Alexander Hamilton to receive honorary degree from Albany Law School

"He was an outstanding lawyer," his fifth-great-grandson said.

More than two centuries after his death, Alexander Hamilton is finally getting a law degree.

Douglas Hamilton, the fifth-great-grandson of the nation's first treasury secretary, will be accepting the honorary degree from Albany Law School at the school's May 18 graduation ceremony.

"We use degrees to recognize achievements, and he was an outstanding lawyer," Douglas Hamilton, 67, told ABC News. "He never graduated from college, and he taught himself the law."

Hamilton practiced and studied law in the Albany area, said Douglas Hamilton, who lives outside of Columbus, Ohio.

"Alexander Hamilton's ties to the Albany area are significant," Alicia Ouellette, president and dean of Albany Law School, said in a statement. "He wrote Federalist #1 while traveling between Albany and New York City."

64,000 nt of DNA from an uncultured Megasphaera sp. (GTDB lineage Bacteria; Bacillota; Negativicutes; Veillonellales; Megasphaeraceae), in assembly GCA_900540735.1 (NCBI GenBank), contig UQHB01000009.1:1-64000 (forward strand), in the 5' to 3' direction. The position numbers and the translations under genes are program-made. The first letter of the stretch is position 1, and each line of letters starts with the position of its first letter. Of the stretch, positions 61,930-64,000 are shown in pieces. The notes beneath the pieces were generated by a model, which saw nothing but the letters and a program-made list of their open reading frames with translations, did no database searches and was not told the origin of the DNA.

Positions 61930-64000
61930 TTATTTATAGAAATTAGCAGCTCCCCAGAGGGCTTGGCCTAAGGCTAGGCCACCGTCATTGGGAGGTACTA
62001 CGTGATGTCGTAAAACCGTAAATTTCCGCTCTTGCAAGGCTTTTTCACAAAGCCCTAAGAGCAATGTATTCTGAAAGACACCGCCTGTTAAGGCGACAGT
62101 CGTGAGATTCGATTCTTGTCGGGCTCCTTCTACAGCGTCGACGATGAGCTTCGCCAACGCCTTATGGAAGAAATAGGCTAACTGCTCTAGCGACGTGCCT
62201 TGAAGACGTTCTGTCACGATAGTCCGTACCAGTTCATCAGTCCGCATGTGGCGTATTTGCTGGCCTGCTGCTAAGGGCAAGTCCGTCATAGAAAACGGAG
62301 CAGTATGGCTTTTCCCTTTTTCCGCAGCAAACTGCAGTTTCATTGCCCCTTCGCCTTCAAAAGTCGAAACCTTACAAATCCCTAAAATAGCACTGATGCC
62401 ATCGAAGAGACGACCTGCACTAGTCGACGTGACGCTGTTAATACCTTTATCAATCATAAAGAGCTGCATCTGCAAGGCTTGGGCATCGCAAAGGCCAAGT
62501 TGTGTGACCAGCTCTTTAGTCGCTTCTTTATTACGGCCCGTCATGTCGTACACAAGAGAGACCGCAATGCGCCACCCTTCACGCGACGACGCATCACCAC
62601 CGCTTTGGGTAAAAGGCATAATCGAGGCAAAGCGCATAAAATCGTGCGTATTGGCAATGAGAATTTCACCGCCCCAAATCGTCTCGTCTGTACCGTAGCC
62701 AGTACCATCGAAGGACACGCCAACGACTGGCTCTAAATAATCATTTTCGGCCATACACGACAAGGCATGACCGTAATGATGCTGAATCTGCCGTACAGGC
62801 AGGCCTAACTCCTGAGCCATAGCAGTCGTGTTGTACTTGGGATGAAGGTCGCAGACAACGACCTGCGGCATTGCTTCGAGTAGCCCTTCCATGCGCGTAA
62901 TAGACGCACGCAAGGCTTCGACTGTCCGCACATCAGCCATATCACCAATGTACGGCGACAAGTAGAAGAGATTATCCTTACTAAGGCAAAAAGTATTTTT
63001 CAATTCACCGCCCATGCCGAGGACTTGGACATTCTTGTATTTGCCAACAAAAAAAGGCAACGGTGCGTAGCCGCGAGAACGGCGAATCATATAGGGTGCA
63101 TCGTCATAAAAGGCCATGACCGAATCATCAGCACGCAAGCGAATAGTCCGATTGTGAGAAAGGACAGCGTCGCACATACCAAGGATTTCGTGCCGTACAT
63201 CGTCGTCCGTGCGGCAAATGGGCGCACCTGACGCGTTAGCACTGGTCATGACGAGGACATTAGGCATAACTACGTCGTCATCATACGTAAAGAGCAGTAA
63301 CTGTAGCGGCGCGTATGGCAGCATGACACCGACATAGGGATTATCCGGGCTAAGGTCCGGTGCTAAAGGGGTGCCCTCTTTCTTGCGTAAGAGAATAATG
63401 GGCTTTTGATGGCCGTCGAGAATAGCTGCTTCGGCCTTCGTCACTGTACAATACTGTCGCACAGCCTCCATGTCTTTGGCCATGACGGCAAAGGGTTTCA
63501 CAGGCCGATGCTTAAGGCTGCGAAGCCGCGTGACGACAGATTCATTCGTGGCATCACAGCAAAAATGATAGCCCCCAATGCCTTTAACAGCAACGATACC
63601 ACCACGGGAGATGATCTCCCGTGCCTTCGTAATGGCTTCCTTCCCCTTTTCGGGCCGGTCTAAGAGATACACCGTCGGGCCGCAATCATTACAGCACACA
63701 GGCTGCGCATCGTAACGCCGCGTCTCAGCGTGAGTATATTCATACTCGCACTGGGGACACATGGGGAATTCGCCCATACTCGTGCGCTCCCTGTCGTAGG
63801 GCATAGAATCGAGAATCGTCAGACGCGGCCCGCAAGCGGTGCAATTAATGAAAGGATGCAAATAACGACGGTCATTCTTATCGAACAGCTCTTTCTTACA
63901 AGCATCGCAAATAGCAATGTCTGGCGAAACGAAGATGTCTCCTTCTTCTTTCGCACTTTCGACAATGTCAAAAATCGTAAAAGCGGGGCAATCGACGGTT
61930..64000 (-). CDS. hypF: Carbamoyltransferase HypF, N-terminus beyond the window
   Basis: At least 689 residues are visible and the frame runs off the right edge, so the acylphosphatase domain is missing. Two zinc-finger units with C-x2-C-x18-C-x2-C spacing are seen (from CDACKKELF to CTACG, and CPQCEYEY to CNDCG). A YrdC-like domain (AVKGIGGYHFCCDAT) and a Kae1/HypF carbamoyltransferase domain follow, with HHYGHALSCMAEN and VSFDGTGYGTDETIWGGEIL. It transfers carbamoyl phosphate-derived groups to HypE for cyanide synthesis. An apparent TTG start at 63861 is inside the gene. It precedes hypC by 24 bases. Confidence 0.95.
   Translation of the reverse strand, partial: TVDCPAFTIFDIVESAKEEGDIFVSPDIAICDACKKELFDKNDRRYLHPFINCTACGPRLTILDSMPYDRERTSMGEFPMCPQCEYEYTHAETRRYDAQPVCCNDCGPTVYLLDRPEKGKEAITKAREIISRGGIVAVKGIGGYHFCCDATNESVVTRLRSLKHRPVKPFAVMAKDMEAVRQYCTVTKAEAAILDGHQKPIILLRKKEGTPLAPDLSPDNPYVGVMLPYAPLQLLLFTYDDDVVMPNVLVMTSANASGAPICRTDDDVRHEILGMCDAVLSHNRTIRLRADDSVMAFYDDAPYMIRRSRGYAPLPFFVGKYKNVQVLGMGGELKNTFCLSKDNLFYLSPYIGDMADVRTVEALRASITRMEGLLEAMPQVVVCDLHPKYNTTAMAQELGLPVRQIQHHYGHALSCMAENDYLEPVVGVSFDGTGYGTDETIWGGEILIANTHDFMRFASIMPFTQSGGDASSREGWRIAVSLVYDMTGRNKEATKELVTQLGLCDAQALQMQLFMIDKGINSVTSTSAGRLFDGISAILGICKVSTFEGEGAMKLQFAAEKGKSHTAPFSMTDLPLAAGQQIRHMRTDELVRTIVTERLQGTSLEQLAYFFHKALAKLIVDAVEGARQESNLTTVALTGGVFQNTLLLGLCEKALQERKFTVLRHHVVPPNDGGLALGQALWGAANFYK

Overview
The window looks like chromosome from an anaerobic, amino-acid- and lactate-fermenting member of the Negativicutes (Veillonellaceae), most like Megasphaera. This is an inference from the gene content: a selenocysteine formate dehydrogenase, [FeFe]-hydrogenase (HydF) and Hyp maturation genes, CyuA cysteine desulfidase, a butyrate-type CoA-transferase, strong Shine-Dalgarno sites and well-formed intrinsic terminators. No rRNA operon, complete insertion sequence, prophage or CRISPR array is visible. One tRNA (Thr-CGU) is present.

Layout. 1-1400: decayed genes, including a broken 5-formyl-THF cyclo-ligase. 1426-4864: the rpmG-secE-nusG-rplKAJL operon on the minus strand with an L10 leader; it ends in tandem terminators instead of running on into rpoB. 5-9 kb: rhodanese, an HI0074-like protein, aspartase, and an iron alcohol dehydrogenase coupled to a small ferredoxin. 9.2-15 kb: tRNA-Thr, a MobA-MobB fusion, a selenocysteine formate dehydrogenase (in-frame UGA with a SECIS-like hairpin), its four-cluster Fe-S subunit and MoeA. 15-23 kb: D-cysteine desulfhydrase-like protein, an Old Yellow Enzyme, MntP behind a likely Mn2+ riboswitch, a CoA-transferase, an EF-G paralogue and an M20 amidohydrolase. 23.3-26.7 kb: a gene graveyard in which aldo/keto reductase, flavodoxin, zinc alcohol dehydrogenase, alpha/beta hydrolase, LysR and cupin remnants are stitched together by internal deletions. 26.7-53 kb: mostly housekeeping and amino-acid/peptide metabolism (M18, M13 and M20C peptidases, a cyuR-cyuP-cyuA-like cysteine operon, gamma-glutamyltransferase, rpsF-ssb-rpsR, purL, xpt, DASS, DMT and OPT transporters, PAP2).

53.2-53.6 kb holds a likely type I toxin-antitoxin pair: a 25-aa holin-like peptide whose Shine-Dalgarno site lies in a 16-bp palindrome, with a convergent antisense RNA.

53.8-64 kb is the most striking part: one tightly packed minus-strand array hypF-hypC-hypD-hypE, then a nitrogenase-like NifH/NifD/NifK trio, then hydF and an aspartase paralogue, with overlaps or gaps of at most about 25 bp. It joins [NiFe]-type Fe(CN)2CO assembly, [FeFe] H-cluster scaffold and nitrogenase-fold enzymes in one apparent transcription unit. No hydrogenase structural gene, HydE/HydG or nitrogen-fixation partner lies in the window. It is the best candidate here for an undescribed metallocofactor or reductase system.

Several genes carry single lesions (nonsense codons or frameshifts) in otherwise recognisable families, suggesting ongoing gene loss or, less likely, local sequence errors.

"By conferring this degree," she added, "we are acknowledging his impact on the Capital Region and New York's legal community."

Hamilton wrote the majority of the Federalist Papers and served as colonel to George Washington during the Revolutionary War.

"You can understand how proud we are that we have an ancestor that played such a significant role in a lot of things," Douglas Hamilton said.

Hamilton also married Elizabeth Schuyler in Albany, where his in-laws lived. Hamilton would stay with the Schuyler family when his legal work brought him to New York's high courts in the state capital. He was admitted to the bar by 1783.

"Laws have changed so much since Hamilton was around," added Douglas Hamilton, who said he's excited to talk with members of Albany Law School's graduating class about their legal pursuits. "Having an ancestor that was instrumental in creating the law, making sure that it survives is the most important thing. The young people are the future and they are going to set the direction for our country."